US9302902B2 - Integrated heater on MEMS cap for wafer scale packaged MEMS sensors - Google Patents

Integrated heater on MEMS cap for wafer scale packaged MEMS sensors Download PDF

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US9302902B2
US9302902B2 US14/176,964 US201414176964A US9302902B2 US 9302902 B2 US9302902 B2 US 9302902B2 US 201414176964 A US201414176964 A US 201414176964A US 9302902 B2 US9302902 B2 US 9302902B2
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mems
heater
temperature
cap
sensor
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US20140151869A1 (en
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Goksen G. Yaralioglu
Martin Lim
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InvenSense Inc
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InvenSense Inc
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    • BPERFORMING OPERATIONS; TRANSPORTING
    • B81MICROSTRUCTURAL TECHNOLOGY
    • B81BMICROSTRUCTURAL DEVICES OR SYSTEMS, e.g. MICROMECHANICAL DEVICES
    • B81B7/00Microstructural systems; Auxiliary parts of microstructural devices or systems
    • B81B7/0083Temperature control
    • B81B7/0087On-device systems and sensors for controlling, regulating or monitoring
    • BPERFORMING OPERATIONS; TRANSPORTING
    • B81MICROSTRUCTURAL TECHNOLOGY
    • B81CPROCESSES OR APPARATUS SPECIALLY ADAPTED FOR THE MANUFACTURE OR TREATMENT OF MICROSTRUCTURAL DEVICES OR SYSTEMS
    • B81C1/00Manufacture or treatment of devices or systems in or on a substrate
    • B81C1/00642Manufacture or treatment of devices or systems in or on a substrate for improving the physical properties of a device
    • B81C1/0069Thermal properties, e.g. improve thermal insulation
    • HELECTRICITY
    • H01BASIC ELECTRIC ELEMENTS
    • H01LSEMICONDUCTOR DEVICES; ELECTRIC SOLID STATE DEVICES NOT OTHERWISE PROVIDED FOR
    • H01L23/00Details of semiconductor or other solid state devices
    • H01L23/34Arrangements for cooling, heating, ventilating or temperature compensation ; Temperature sensing arrangements
    • H01L23/345Arrangements for heating
    • BPERFORMING OPERATIONS; TRANSPORTING
    • B81MICROSTRUCTURAL TECHNOLOGY
    • B81BMICROSTRUCTURAL DEVICES OR SYSTEMS, e.g. MICROMECHANICAL DEVICES
    • B81B2207/00Microstructural systems or auxiliary parts thereof
    • B81B2207/01Microstructural systems or auxiliary parts thereof comprising a micromechanical device connected to control or processing electronics, i.e. Smart-MEMS
    • B81B2207/012Microstructural systems or auxiliary parts thereof comprising a micromechanical device connected to control or processing electronics, i.e. Smart-MEMS the micromechanical device and the control or processing electronics being separate parts in the same package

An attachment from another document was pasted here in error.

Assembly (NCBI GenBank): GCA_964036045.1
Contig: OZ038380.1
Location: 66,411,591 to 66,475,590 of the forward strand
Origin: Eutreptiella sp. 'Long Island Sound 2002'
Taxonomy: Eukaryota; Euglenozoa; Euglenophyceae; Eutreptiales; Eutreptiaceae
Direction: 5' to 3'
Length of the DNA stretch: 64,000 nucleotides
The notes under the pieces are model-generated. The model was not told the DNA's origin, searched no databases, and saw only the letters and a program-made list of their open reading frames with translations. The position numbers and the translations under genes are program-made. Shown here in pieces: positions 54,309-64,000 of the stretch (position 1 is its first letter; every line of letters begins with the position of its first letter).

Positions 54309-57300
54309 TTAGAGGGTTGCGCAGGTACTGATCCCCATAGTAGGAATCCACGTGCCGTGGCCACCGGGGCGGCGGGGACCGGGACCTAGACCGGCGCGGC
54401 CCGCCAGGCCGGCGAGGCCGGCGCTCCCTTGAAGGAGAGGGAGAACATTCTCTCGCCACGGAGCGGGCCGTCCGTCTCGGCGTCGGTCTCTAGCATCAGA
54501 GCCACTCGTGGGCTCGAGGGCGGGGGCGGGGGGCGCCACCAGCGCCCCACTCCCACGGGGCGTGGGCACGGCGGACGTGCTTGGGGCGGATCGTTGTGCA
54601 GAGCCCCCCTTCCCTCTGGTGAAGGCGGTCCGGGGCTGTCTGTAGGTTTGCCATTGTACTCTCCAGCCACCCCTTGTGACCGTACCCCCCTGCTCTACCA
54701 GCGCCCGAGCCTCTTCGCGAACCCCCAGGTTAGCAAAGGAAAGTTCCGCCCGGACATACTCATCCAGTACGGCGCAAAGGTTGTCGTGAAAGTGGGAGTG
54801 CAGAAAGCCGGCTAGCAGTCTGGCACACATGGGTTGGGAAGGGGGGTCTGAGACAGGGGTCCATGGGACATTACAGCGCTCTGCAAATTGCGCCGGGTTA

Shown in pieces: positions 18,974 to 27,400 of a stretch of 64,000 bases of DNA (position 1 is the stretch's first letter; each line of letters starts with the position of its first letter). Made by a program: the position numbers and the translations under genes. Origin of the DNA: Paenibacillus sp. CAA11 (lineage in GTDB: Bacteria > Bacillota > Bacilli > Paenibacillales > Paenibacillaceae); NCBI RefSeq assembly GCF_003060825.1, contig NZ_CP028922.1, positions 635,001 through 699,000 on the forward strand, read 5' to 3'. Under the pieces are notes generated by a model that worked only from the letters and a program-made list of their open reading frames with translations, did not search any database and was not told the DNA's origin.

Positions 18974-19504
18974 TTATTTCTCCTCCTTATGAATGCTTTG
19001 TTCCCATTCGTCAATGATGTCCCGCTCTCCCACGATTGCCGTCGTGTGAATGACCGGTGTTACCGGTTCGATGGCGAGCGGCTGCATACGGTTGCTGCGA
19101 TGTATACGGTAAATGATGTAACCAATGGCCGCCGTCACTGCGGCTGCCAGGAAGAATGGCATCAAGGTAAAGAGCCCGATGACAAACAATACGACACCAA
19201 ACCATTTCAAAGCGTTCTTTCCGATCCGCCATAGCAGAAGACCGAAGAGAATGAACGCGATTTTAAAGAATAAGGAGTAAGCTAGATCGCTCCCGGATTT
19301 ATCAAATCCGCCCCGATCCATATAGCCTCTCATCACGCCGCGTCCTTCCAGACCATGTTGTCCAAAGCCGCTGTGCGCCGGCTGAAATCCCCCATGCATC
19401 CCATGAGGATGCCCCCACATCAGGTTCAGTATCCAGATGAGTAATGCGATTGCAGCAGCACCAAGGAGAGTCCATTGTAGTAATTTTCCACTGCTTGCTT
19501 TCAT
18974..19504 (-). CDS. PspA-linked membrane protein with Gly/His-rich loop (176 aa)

• HELECTRICITY
    • H01BASIC ELECTRIC ELEMENTS
    • H01LSEMICONDUCTOR DEVICES; ELECTRIC SOLID STATE DEVICES NOT OTHERWISE PROVIDED FOR
    • H01L2224/00Indexing scheme for arrangements for connecting or disconnecting semiconductor or solid-state bodies and methods related thereto as covered by H01L24/00
    • H01L2224/01Means for bonding being attached to, or being formed on, the surface to be connected, e.g. chip-to-package, die-attach, "first-level" interconnects; Manufacturing methods related thereto
    • H01L2224/42Wire connectors; Manufacturing methods related thereto
    • H01L2224/47Structure, shape, material or disposition of the wire connectors after the connecting process
    • H01L2224/48Structure, shape, material or disposition of the wire connectors after the connecting process of an individual wire connector
    • H01L2224/4805Shape
    • H01L2224/4809Loop shape
    • H01L2224/48091Arched
    • HELECTRICITY
    • H01BASIC ELECTRIC ELEMENTS
    • H01LSEMICONDUCTOR DEVICES; ELECTRIC SOLID STATE DEVICES NOT OTHERWISE PROVIDED FOR
    • H01L24/00Arrangements for connecting or disconnecting semiconductor or solid-state bodies; Methods or apparatus related thereto
    • H01L24/01Means for bonding being attached to, or being formed on, the surface to be connected, e.g. chip-to-package, die-attach, "first-level" interconnects; Manufacturing methods related thereto
    • H01L24/42Wire connectors; Manufacturing methods related thereto
    • H01L24/47Structure, shape, material or disposition of the wire connectors after the connecting process
    • H01L24/48Structure, shape, material or disposition of the wire connectors after the connecting process of an individual wire connector
    • HELECTRICITY
    • H01BASIC ELECTRIC ELEMENTS
    • H01LSEMICONDUCTOR DEVICES; ELECTRIC SOLID STATE DEVICES NOT OTHERWISE PROVIDED FOR
    • H01L2924/00Indexing scheme for arrangements or methods for connecting or disconnecting semiconductor or solid-state bodies as covered by H01L24/00
    • HELECTRICITY
    • H01BASIC ELECTRIC ELEMENTS
    • H01LSEMICONDUCTOR DEVICES; ELECTRIC SOLID STATE DEVICES NOT OTHERWISE PROVIDED FOR
    • H01L2924/00Indexing scheme for arrangements or methods for connecting or disconnecting semiconductor or solid-state bodies as covered by H01L24/00
    • H01L2924/0001Technical content checked by a classifier